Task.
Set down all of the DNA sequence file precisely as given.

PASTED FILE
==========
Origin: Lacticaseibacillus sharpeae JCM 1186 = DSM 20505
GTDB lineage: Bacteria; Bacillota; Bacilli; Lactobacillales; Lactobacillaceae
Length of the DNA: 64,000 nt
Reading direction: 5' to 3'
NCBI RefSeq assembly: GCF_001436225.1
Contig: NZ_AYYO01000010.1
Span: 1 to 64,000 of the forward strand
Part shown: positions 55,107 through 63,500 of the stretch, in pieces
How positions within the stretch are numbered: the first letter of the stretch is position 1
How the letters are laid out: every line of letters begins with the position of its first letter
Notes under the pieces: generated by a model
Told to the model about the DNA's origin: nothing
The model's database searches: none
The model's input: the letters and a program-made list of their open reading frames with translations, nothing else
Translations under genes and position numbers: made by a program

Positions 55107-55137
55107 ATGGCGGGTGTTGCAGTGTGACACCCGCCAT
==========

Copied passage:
Origin: Lacticaseibacillus sharpeae JCM 1186 = DSM 20505
GTDB lineage: Bacteria; Bacillota; Bacilli; Lactobacillales; Lactobacillaceae
Length of the DNA: 64,000 nt
Reading direction: 5' to 3'
NCBI RefSeq assembly: GCF_001436225.1
Contig: NZ_AYYO01000010.1
Span: 1 to 64,000 of the forward strand
Part shown: positions 55,107 through 63,500 of the stretch, in pieces
How positions within the stretch are numbered: the first letter of the stretch is position 1
How the letters are laid out: every line of letters begins with the position of its first letter
Notes under the pieces: generated by a model
Told to the model about the DNA's origin: nothing
The model's database searches: none
The model's input: the letters and a program-made list of their open reading frames with translations, nothing else
Translations under genes and position numbers: made by a program

Positions 55107-55137
55107 ATGGCGGGTGTTGCAGTGTGACACCCGCCAT